For third-party special needs trusts that are non-grantor trusts that have a filing requirement, Form 1041 must be thoroughly completed. The trustee will first need to determine the tax classification of the trust; typically this will be either a complex trust or a qualified disability trust. Trusts that are classified as qualified disability trusts receive an exemption equivalent to a personal exemption, for 2013 income tax filing purposes $3,900, whereas trusts classified as complex only receive a $100 exemption.
All items of income, deduction and credit are reported on Form 1041 consistent with the Form’s instructions. Given the complexity of the Form 1041 and the rules that relate to the reporting of trust income in general, it is strongly recommended that trustees consult a tax preparer or attorney who specializes in fiduciary income taxation and special needs trusts.
What is a Schedule K-1 and when are they issued?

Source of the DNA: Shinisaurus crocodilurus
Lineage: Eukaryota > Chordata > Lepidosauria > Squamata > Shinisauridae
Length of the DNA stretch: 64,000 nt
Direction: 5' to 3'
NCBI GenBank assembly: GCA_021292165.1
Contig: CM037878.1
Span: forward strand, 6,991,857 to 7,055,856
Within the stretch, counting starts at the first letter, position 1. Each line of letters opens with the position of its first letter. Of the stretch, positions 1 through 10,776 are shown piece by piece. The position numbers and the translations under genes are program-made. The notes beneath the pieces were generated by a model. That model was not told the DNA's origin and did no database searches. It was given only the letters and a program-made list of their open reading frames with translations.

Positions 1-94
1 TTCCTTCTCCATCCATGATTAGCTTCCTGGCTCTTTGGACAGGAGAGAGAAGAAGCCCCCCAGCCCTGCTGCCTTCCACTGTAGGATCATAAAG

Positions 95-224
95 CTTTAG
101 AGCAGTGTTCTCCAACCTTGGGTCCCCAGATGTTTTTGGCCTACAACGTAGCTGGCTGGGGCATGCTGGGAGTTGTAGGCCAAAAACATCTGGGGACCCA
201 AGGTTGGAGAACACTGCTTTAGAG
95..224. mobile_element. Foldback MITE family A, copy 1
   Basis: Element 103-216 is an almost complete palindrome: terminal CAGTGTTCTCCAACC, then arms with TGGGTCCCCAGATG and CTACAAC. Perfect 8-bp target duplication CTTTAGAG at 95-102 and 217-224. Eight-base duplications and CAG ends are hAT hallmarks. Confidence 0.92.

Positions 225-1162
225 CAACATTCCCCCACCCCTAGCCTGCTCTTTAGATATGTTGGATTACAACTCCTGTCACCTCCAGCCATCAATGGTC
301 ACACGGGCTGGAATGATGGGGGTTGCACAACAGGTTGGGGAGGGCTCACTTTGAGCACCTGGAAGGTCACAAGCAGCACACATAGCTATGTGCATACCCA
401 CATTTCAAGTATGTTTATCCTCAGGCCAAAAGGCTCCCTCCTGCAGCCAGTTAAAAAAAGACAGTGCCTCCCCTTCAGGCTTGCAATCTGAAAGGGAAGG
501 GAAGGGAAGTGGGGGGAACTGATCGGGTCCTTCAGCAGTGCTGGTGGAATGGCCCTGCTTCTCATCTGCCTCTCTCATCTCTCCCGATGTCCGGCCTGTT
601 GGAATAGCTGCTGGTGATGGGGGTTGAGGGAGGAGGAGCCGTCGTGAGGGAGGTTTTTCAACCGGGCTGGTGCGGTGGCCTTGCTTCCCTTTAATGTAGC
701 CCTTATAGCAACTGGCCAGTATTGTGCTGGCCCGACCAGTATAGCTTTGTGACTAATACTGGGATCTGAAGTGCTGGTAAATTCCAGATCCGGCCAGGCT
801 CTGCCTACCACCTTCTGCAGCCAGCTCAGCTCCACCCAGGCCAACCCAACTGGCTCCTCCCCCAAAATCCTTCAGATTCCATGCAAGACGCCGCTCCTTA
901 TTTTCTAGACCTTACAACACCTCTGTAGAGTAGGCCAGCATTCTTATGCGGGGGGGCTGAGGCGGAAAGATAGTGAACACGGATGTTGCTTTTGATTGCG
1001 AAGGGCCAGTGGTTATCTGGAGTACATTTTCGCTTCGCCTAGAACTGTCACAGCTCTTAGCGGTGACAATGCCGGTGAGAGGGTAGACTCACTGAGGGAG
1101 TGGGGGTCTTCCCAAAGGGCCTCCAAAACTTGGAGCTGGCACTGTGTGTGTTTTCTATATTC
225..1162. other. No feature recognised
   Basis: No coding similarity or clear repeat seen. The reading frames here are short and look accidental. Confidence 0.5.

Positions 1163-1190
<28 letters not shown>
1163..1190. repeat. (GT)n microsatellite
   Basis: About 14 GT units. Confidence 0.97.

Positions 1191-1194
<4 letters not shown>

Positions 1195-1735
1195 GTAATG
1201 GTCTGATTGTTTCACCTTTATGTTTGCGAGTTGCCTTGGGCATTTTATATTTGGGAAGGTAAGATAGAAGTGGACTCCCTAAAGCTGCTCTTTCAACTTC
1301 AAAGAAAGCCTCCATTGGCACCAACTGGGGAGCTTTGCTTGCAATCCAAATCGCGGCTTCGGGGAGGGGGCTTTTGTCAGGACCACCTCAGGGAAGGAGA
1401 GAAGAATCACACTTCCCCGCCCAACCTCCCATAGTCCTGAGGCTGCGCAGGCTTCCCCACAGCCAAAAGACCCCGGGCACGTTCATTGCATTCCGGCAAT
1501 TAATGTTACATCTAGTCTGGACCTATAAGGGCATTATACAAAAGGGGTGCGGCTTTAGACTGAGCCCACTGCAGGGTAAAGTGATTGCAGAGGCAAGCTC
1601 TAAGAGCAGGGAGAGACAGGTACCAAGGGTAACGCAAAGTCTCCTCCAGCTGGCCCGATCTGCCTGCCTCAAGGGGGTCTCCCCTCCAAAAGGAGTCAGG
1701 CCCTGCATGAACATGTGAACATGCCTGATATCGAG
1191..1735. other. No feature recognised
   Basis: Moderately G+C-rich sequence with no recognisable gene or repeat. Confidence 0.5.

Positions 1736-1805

A K-1 is a tax form that is issued by a non-grantor trust to a beneficiary, when the trust makes distributions to that beneficiary that carry out income. By way of example, if a non-grantor trust had $5,000 of interest income in 2013 and made $6,000 worth of distributions for the benefit of the trust beneficiary, for income tax reporting purposes the trust is deemed to have distributed all of the trust income to the beneficiary. As a result, when the trust’s income tax return is prepared for 2013, a Schedule K-1 will be issued to the trust beneficiary advising him or her that $5,000 of interest income must be reported on his or her personal income tax return. In that case, $5,000 was the only income earned by the trust, the trust will not report any taxable income but rather will show that income as having been carried out to the trust beneficiary by issuing a Schedule K-1.
If instead of making $6,000 worth of distributions on behalf of the trust beneficiary, the trustee only made distributions of $3,000, the trust would still issue a K-1 to the trust beneficiary showing that $3,000 of interest income should be reported on the trust beneficiary’s personal income tax return but it would also report $2,000 of interest income taxable to the trust.